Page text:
Feelings… I’ve heard some bosses say, in so many words, that the (unnecessary?) feeling word is a disguised approach to ruining business futures. They tend to believe that feelings are ancillary, that it’s better to go about your business with the boss’ thoughts and impressions in mind. These bosses can disguise themselves as nice, caring, hospitable humans (and they probably are - up to a point), but the thinking that followers can’t feel is an error.
But the older I get, the more I see that feelings welcomed by managers from the rank and file are good for business, that results can improve when you listen and respond appropriately to their expressions.
Just Last Week
Just this last week I had an encounter with an employee who was wrestling terribly with her feelings for a relative. The relative used to work at our place of business but had left to pursue other things. The employee I listened to was disturbed by her relative’s decision. She thought it wasn’t right to leave when their financial stability wasn’t all that great.
The reason I bring up this conversation is not to gossip or show off a fellow journeyer’s disturbances. Nope. The reason is this is just one employee out of hundreds or thousands of employees who each have their own problems creating negative feelings. Most of these feelings drop by the wayside, someday. But some stick around for a while, sometimes disturbing the person’s workability. Sure, my job as a manager is to ensure that our workforce is productive, but sometimes these disturbances in the force occur. I’ll bet any number of employees could express similar stories.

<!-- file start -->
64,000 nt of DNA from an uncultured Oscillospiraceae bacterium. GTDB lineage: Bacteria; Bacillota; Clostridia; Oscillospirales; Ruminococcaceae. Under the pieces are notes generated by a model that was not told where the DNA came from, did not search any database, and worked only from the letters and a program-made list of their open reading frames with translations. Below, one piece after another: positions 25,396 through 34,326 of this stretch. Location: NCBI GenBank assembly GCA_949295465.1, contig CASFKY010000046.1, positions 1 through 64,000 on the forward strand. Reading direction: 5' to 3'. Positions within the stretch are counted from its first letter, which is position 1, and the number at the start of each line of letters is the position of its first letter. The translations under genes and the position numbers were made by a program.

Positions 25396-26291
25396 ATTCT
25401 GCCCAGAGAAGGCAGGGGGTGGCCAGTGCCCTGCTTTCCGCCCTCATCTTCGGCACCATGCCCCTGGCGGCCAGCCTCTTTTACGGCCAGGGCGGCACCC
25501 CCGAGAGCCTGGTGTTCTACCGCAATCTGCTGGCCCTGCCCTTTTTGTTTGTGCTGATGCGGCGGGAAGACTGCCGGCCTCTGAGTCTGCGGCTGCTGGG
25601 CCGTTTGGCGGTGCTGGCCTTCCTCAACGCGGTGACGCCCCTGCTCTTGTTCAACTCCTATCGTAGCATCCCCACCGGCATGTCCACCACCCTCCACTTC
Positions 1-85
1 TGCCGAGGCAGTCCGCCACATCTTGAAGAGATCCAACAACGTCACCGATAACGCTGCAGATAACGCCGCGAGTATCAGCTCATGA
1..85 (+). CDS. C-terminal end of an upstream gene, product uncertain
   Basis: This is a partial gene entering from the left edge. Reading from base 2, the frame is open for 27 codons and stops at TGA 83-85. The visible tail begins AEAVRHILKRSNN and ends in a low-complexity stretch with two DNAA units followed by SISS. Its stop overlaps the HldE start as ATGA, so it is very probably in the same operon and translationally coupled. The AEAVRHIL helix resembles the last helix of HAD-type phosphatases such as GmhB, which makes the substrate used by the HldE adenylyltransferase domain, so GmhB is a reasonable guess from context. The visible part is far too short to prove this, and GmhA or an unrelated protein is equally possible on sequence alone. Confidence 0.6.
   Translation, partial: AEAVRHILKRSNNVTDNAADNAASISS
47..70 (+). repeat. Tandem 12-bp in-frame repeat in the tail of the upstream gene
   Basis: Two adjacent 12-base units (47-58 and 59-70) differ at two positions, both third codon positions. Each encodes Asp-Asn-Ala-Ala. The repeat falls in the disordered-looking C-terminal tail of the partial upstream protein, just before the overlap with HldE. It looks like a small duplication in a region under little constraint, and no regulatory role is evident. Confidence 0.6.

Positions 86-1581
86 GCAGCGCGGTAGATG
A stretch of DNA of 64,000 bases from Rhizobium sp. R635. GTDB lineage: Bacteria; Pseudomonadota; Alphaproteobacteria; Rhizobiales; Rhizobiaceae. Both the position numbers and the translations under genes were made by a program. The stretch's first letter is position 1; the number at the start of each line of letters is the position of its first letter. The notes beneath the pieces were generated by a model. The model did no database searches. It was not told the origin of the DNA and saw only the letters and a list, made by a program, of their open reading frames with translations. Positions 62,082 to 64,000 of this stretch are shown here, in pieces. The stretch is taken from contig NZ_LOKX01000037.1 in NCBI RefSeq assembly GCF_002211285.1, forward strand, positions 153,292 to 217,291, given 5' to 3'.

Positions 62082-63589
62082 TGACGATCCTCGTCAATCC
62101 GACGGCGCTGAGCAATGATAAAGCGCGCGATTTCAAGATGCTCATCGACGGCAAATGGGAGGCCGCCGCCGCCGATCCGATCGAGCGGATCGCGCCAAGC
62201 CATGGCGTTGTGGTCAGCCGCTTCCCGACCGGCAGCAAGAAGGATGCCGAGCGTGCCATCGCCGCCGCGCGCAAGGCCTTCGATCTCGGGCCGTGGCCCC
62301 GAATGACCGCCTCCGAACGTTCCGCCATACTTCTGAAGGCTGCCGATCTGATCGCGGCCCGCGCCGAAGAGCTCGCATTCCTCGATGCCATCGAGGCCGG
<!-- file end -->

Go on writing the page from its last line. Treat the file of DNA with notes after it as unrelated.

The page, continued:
So, my job, I feel, is to listen. I can’t necessarily recommend that these disturbed employees do something, other than, let’s say, take a few vacation days to straighten things out. And, I do have to keep productivity in the front of my mind since, well, that’s why my business runs. But listening is so critical to the operation. Sure, I’ve seen lots of tears. Turmoil runs deep. But, if I listen and volunteer to help any way I can, my reports’ world seem to improve.
My Dog, Penny
A little over two years ago my dog, Penny the Pembroke Welsh Corgi, died. I can write about it now with relative ease. But, at the time, it was a miserable encounter. She died of pancreatitis. Basically, her digestive track wasn’t working. She stopped eating, grew lethargic, and apparently decided it best to leave this earth. I was heartbroken. I knew she had to go someday but it wasn’t supposed to be yet. Somehow, in my logical brain, I thought her supposed-to date would never come. It did.
Penny and the People at Work
The reason I tell this story is people at work found out about my feelings. (Can you say, “Facebook?”). And, surprisingly to me, they cared. Sure, I knew they all had work to do, but they took time out to listen to me and tell me they were sorry. Those simple words of encouragement meant the world to me. I knew I’d get better, but those conversations let me know it was OK for me to agonize in the short term. Even my boss told me that he was sorry.
It’s weird because the death was of a dog. An animal. Yet, that animal meant the world to me. I hate to say it, but her passing hit me harder than many human passings.
The word feeling(s) has so many meanings. I’ve only really talked about one. But, any way it’s defined, it can be supported by studies that feelings are just as important as reason when guiding decisions. We are feeling beasts. Sure, we often try to hide them, which is probably a good thing for long term issues, but feelings are just as important as any other decision making tool. The fact that my dog died has added arrows to my quiver for future decision making and advice counsel.
An example. Years ago a friend of mine and I were taking a walk. He tends to be more practical, more actual than most humans, although he does know how to let loose. Anyhow, the day was gorgeous so, I said, “Man, what a beautiful day. The weather is perfect.” (Wispy clouds, perfect temperature, light breeze.) My friend responded, “Yeah, the temperature has got to be 72 to 73 degrees (Fahrenheit).” I stopped, looked at him, and we both broke into uncontrollable laughter. I learned from him, and he from me. I think we’d make perfect business partners, but that didn’t seem to happen. We still keep in touch, but live thousands of miles apart.
Thanks for listening.
“It’s never too late to go out and get that feeling back.” [Loretta Swit]